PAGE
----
Our goal is to construct a comprehensive set of anomalous regions occurring in possibly different network locations and time periods. A special case of this problem is the problem of finding the single highest score region. This is an NP-hard problem known as Heaviest Dynamic Subgraph (HDS) [7]. Some special cases of HDS are discussed in the Supplemental material [33]. Here we bring attention to two special cases: (i) the Maximum Score Subsequence (MSS), which calls for finding the contiguous subsequence that maximizes its score, and (ii) the Heaviest Subgraph (HS) [7], which calls for finding the connected subgraph such that the sum of its edge weights is the highest. 3 Problem definition Our goal is to construct a comprehensive summary of all significant anomalous regions within a dynamic network for consumption by domain experts such as the police, spam protection analysts or water distribution network planners. To discover anomalous regions, we need to (i) characterize the average behavior of network edges, (ii) score edges in time according to how unusual their behavior is with respect to the average and (iii) define an algorithm that can compute extended regions of anomalous edges. 3.1 Anomalous score of a single edge The original edge weight reflects a quantity of interest in the specific domain, for example, the average speed in road networks, the number of transmitted packets in computer networks or the number of exchanged emails in social networks. Given an edge and its weight at a given time, we measure the significance of observing this weight as its statistical p-value, according to the empirical distribution of weights on the edge. The p-value is computed as the fraction of timestamps in which an equal or higher weight is observed on the same edge. The set of considered observations can be extended to the whole time horizon or limited to time periods that are expected to have similar characteristics (e.g. the same day of the week, the same month of the year). The lower the p-value of an observed score, the more anomalous the observation. We denote the p-value of an edge e at time-stamp t with pt (e). Edges are weighted by comparing their pvalue to a significance level threshold µ (typically 0.01). We compute the negative logarithm of the fraction of the p-value and the significance threshold. Extracting the logarithm allows us to sum up the weights when computing the significance of a region. Specifically wt (e) = − log(pt (e)/µ). In this log-odds scoring scheme, a positive score corresponds to a p-value lower than µ and hence highly unexpected behavior, and vice versa.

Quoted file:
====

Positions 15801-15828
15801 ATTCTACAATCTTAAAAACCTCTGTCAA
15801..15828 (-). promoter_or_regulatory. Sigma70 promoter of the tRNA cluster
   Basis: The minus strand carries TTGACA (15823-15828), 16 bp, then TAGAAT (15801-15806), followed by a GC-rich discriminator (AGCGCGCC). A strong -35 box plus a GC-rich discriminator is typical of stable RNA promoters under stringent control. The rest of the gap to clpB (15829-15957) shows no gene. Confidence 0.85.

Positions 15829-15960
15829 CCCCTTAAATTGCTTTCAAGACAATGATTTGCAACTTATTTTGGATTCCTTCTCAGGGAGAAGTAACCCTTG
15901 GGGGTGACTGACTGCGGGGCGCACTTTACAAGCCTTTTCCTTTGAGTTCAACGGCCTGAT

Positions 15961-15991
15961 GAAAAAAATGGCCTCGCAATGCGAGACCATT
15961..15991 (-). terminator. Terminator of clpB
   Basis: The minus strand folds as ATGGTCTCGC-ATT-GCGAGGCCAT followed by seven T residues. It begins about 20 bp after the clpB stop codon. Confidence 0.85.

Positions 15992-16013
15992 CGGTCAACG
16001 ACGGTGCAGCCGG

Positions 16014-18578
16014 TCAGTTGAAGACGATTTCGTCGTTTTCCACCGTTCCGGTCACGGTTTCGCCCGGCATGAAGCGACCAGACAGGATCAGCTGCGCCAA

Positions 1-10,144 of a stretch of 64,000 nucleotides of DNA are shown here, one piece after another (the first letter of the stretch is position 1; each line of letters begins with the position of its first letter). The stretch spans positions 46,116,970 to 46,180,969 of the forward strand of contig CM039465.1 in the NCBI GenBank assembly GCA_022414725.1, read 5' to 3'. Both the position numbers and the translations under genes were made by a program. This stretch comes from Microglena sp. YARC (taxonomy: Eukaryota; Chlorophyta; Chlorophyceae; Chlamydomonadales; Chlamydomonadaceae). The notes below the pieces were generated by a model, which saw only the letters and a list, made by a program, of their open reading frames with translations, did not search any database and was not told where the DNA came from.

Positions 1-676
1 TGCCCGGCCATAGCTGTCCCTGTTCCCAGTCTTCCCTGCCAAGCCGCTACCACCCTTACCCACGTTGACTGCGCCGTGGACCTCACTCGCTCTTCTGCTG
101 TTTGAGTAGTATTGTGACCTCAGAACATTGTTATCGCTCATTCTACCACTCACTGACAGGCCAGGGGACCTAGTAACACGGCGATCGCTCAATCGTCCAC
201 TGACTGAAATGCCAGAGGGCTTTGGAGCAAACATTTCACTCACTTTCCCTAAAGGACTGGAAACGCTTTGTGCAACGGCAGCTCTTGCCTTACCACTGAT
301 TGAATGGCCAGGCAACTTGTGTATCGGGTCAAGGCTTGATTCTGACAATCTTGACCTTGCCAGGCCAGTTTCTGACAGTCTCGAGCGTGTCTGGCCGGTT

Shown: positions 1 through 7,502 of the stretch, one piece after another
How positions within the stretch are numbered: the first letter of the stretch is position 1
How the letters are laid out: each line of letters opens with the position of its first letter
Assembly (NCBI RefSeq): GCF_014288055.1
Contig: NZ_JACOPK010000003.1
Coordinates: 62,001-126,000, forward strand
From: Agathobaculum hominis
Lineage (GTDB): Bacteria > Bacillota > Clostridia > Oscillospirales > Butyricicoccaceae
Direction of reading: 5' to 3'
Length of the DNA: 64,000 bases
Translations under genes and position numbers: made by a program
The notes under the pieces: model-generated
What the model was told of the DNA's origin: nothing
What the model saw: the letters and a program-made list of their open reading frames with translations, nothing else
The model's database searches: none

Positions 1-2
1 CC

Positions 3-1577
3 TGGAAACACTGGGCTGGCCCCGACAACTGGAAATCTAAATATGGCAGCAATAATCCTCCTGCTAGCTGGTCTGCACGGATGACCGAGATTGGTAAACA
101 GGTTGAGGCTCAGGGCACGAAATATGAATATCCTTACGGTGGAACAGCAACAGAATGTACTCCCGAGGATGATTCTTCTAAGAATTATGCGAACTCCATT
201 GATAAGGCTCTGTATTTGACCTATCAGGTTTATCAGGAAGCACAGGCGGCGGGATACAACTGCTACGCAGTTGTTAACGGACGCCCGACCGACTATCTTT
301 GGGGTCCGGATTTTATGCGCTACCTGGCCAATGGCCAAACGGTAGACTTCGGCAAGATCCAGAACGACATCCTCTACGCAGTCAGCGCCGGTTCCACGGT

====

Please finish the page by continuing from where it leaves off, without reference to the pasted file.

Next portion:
cant Anomalous Regions ( SAR) in a dynamic network. Our problem formulation considers a single-region score threshold T . This parameter can be determined by dataset-specific score significance analysis, as we discuss in the Supplemental material [33]. An equivalent alternative is to fix k and report the top-k patterns. Definition 3.1. Significant Anomalous Regions (SAR): given a dynamic network G = (V, E, W ) and a threshold T , find an ordered set of regions R1 , R2 , . . . Rk , in decreasing order by score, such that the score of region Ri (defined as in Def. 2.1), computed without considering the contribute of positive edges overlapping with higher score regions, is not below T . Our definition establishes an order of regions, specified by the index i. Higher index regions have lower scores than their predecessors and their score does not include contribution from edges in regions with lower index. This reduces the overlap in the resulting set. Further details are given in the Supplemental material [33]. SAR is NP-hard since it generalizes HDS (finding R1 is equivalent to HDS). SAR can be solved naively by iteratively computing HDS and erasing the scores of the newly found region. More precisely, after a region R1 is discovered from a graph G = (V, E, W ), a new graph G1 is generated from G as follows: G1 = (V, E, W1 ) has the same structure as G and its edge weights are obtained from those in G by erasing all positive edge weights contained in region R1 . More precisely, w1t (e) = 0 if wt (e) > 0 and e ∈ R1 , and w1t (e) = wt (e) otherwise. The procedure is repeated iteratively. We call this approach Exhaustive. The attractiveness of such a naive extension is diminished by its inherent inefficiency. The main reason is that it requires scanning the network multiple times. Instead, we resort to a scalable and accurate solution for SAR based on a very large-scale neighborhood search approach.